Last week, I had the opportunity to tour one of my firm’s recently completed school projects, London Middle School, with Eric Steva, the project architect for SHP, some representatives for the Ohio School Facilities Commission (OSFC) and Rachel Gutter, the Director of USGBC’s Center for Green Schools. I have been involved with some aspects of London Middle School as we pursue LEED Platinum certification for the project, but seeing the project a few months after first occupancy and talking to the school’s principal and superintendent was a fantastic opportunity to really feel the impact of the work we do.
Much of our discussion as we toured the new school focused on anecdotes about student performance and teacher satisfaction that the school has experienced since opening. The school’s principal shared with us that they have seen a 30% improvement in teacher attendance in the new school than they had in the old middle school. Increased teacher attendance results in tangible financial savings for the school district through lower substitute teacher pay, so you can imagine how enthusiastic the school administration was about this number given the current economy. The principal also shared the story of a new art teacher he was able to hire for the school who was so impressed with the new building and the opportunities it provided that she declined a job offer in a different “more stable” school district. There have not been any efforts yet to compare student performance between the new and old schools, but we did discuss plans to at least evaluate standardized test scores once testing is done later this year.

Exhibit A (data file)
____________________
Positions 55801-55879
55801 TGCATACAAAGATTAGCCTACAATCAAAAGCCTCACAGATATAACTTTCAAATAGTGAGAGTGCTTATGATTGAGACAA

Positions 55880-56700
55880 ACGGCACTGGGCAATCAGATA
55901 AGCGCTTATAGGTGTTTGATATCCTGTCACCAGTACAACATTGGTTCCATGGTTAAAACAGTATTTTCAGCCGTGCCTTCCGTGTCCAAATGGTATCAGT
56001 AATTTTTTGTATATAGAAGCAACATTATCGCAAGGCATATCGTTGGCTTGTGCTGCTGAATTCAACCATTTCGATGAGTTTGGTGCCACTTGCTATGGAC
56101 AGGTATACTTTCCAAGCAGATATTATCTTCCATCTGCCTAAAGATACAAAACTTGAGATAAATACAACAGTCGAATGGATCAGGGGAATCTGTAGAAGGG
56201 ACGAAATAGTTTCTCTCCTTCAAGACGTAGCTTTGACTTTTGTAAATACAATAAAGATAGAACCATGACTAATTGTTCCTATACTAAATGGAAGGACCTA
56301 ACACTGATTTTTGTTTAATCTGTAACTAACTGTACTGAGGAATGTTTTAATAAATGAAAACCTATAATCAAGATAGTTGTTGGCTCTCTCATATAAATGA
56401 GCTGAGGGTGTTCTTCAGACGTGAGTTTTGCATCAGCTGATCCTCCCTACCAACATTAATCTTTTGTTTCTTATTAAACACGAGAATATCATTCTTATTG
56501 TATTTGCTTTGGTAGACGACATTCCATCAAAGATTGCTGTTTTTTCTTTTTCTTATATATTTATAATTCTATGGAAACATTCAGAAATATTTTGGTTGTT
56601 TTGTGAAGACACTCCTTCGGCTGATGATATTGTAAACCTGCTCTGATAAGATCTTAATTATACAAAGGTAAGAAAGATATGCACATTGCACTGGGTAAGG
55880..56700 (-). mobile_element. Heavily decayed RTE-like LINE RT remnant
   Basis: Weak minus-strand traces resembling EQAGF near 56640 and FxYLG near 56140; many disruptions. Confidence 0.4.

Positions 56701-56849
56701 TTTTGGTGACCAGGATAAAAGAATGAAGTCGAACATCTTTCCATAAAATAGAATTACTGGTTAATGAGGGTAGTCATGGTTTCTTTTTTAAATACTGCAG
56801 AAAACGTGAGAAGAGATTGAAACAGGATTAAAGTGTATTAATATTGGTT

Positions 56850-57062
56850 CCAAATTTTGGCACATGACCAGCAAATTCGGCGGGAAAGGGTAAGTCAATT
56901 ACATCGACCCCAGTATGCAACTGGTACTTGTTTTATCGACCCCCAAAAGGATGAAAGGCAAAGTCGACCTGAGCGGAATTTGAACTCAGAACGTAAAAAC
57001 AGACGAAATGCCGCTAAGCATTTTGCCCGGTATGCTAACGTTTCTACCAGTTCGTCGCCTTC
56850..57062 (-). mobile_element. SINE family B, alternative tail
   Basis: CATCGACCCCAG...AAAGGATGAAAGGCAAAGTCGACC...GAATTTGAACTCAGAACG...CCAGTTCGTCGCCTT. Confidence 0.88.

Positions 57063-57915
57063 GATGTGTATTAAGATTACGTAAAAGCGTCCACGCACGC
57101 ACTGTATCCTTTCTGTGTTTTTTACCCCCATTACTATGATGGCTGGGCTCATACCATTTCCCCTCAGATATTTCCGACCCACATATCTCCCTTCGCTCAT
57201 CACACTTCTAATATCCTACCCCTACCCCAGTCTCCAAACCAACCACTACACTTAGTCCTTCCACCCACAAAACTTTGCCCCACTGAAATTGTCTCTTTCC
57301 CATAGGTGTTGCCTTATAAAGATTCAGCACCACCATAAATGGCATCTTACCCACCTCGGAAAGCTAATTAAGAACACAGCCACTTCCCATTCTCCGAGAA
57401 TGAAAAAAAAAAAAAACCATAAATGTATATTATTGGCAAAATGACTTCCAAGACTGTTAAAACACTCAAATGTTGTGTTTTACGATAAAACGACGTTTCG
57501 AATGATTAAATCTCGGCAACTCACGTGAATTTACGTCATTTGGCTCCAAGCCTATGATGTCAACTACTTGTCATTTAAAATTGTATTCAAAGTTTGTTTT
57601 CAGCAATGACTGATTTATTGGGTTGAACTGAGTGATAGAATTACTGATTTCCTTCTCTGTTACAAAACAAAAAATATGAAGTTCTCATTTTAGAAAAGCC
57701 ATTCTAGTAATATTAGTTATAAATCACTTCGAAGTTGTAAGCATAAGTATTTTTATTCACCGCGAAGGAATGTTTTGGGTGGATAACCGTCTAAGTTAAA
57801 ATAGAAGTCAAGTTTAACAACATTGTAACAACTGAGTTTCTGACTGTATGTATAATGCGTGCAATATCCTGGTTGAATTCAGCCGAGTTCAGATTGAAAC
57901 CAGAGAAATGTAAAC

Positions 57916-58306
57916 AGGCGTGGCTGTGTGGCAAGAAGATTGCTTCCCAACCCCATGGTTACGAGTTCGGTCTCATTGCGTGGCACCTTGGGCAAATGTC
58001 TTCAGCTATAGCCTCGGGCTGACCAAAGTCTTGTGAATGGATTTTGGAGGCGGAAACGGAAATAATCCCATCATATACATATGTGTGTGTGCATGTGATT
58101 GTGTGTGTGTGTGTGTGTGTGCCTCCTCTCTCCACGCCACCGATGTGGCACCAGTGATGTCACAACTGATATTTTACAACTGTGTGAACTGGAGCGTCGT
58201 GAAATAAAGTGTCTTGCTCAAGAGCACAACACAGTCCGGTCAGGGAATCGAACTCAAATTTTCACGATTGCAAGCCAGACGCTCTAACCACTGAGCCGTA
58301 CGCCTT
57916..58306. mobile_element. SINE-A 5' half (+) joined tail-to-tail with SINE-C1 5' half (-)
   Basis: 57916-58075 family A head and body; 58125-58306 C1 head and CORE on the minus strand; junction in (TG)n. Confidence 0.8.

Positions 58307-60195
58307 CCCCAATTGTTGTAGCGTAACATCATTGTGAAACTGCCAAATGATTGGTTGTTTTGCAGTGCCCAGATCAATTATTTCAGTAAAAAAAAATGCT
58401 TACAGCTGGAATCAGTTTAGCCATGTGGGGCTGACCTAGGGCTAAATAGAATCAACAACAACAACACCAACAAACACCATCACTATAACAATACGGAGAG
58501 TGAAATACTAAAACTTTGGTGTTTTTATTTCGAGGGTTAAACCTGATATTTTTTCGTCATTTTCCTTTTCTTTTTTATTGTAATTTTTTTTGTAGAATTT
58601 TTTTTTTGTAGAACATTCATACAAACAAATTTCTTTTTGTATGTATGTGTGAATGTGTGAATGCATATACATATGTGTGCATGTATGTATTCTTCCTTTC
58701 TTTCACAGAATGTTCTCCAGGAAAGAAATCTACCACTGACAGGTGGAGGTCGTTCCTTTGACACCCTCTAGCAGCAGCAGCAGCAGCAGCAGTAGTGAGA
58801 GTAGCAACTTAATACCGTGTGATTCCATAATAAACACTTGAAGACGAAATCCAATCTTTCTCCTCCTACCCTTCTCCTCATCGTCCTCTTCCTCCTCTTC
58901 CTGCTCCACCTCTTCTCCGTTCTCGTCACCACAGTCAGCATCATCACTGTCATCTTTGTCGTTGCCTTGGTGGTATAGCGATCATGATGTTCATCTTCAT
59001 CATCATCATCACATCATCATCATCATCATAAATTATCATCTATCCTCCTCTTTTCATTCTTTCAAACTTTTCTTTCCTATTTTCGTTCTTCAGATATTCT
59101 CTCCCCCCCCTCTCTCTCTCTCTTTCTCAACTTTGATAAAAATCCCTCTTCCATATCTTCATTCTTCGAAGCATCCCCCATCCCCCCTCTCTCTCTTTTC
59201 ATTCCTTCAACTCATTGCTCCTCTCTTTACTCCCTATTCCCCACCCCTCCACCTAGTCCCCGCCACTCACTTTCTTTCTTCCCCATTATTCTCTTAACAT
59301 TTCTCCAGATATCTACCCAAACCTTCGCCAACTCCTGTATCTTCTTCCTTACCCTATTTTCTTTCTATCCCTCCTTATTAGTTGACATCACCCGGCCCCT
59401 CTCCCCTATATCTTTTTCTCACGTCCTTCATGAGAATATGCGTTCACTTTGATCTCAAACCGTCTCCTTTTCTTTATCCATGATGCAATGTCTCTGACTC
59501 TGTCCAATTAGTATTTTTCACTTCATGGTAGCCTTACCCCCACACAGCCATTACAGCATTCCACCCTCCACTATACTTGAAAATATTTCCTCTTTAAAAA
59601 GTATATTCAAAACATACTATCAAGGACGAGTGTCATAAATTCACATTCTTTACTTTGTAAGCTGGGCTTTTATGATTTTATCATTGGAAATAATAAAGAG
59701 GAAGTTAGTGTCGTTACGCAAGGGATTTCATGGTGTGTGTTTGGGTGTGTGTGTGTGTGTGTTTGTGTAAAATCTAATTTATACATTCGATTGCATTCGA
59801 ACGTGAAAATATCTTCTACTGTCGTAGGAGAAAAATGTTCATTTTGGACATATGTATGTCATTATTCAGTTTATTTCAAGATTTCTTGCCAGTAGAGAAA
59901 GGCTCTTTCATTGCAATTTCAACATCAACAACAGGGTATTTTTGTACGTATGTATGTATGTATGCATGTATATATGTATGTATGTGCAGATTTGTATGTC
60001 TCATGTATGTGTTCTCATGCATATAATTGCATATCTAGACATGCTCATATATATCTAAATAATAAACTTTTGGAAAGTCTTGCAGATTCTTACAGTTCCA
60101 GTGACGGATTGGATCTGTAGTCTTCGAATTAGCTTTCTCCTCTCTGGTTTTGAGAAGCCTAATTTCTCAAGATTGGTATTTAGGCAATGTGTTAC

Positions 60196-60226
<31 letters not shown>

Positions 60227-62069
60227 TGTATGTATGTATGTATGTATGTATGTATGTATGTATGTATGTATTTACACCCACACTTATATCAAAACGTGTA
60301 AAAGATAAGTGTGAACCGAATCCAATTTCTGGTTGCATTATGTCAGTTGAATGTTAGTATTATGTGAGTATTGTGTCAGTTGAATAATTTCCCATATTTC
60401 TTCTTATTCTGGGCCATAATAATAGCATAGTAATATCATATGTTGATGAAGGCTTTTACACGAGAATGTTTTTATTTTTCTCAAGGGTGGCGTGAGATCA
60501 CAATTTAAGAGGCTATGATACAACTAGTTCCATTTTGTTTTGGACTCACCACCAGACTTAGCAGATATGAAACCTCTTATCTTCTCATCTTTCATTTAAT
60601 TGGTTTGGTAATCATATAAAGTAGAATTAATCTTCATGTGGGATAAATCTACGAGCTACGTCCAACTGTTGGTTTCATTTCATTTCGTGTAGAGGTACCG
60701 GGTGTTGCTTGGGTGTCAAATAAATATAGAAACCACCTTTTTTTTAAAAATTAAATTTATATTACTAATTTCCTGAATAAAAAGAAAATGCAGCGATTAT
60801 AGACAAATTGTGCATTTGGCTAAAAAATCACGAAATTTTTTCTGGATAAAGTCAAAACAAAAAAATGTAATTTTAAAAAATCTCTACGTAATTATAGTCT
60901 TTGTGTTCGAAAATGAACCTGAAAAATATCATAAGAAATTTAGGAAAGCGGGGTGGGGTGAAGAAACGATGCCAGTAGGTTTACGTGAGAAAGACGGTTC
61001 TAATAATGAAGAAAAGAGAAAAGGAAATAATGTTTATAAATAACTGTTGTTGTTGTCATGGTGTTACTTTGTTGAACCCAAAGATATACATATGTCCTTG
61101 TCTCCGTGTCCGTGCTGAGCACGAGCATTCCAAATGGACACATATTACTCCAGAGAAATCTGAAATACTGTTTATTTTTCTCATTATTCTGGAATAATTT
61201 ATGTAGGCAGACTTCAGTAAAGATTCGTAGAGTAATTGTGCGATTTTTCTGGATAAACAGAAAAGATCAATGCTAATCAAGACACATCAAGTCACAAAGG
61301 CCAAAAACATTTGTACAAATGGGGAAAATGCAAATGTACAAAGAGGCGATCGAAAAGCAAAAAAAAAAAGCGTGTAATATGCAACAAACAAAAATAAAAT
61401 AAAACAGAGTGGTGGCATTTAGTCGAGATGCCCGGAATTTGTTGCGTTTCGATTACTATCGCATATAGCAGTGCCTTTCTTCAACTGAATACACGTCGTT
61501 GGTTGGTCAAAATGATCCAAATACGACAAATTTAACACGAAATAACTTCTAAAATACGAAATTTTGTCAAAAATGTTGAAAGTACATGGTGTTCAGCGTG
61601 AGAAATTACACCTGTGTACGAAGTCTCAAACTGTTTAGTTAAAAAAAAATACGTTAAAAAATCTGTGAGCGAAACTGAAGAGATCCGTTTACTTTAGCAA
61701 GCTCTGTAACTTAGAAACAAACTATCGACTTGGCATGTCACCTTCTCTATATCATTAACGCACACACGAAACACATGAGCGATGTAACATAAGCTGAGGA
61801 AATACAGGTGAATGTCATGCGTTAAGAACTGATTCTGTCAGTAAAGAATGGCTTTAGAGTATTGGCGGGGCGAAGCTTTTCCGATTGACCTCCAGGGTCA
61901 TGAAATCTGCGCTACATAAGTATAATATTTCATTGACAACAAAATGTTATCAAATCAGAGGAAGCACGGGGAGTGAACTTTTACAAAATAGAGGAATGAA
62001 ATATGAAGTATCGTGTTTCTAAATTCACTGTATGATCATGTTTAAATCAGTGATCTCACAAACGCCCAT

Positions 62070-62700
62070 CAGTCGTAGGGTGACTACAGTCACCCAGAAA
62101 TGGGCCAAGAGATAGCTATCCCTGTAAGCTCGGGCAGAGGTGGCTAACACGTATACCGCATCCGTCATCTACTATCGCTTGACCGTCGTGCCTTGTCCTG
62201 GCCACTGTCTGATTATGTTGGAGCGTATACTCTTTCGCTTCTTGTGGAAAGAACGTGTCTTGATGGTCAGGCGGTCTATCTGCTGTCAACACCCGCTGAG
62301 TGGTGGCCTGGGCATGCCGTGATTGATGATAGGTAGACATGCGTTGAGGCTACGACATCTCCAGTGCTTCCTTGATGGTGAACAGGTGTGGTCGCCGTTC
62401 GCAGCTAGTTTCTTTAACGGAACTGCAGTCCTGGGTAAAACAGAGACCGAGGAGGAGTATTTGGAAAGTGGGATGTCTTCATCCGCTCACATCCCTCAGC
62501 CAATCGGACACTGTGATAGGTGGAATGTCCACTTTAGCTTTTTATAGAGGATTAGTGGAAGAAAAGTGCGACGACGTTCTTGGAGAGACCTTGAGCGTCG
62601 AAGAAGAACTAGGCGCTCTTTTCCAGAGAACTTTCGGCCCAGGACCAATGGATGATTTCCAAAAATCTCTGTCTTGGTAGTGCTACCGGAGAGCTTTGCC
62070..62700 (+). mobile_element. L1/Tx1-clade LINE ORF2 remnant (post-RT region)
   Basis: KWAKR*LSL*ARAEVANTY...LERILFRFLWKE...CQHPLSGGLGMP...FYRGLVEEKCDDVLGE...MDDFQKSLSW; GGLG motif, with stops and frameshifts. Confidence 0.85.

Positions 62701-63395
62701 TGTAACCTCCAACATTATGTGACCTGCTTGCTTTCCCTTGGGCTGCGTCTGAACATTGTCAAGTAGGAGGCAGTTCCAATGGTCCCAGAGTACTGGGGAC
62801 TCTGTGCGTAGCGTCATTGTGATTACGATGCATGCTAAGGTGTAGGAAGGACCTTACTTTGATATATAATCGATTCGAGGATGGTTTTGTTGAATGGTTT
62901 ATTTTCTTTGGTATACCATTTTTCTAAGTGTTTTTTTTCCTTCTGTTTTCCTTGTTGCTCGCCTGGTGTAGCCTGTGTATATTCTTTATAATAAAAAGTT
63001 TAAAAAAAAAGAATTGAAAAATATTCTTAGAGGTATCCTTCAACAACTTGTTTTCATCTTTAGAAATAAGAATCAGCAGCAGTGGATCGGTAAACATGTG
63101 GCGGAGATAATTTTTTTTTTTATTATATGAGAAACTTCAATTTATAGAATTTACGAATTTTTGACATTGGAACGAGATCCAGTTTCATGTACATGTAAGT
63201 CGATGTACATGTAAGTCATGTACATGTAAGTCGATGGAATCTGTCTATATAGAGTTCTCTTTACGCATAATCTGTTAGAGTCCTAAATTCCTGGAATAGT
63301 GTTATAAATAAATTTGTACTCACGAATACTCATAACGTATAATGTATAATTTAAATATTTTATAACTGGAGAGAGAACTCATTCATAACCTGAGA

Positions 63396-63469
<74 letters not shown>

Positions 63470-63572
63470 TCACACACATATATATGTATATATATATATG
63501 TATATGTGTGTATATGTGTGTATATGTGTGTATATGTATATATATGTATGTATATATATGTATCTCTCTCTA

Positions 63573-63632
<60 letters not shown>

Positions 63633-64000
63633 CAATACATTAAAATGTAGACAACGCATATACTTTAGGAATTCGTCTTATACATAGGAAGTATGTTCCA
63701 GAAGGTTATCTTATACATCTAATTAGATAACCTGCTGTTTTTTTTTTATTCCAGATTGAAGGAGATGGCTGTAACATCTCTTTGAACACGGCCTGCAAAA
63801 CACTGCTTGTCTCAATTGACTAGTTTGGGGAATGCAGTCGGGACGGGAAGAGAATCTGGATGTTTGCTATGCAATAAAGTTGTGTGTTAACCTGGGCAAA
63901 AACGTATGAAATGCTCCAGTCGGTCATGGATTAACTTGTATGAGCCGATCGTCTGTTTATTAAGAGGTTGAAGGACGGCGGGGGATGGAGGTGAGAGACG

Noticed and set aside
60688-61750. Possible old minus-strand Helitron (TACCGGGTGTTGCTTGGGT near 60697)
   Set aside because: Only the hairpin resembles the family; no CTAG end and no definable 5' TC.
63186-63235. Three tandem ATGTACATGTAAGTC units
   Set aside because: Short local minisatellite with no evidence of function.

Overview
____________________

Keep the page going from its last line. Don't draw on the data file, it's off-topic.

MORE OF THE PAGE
We also visited classrooms where overhead light monitors provided ample, even light and allowed classroom lights to be significantly dimmed or even turned off. We peeked into the bathrooms to see the tubular solar devices that provided natural light from above and visited the school gym where daylight was plentiful. As we walked through the building we were impressed by all of the views to the surrounding site and the nearby elementary and high schools, grounding the new building and inviting learning opportunities to trickle out onto the site where bio-swales and native prairie grasses are pervasive. It’s difficult to tour such a beautiful new school and not get excited about learning.
Please stay tuned for part 2 of “Why do Green Schools Matter?” where I will depart from my experiences at London Middle School and delve into the white paper entitled “The Impact of School Buildings on Student Health and Performance: A Call for Research”. This document was released as a joint effort between The McGraw-Hill Research Foundation and the USGBC Center for Green Schools earlier this week and addresses what we really know about green schools and their impact on students and other stakeholders.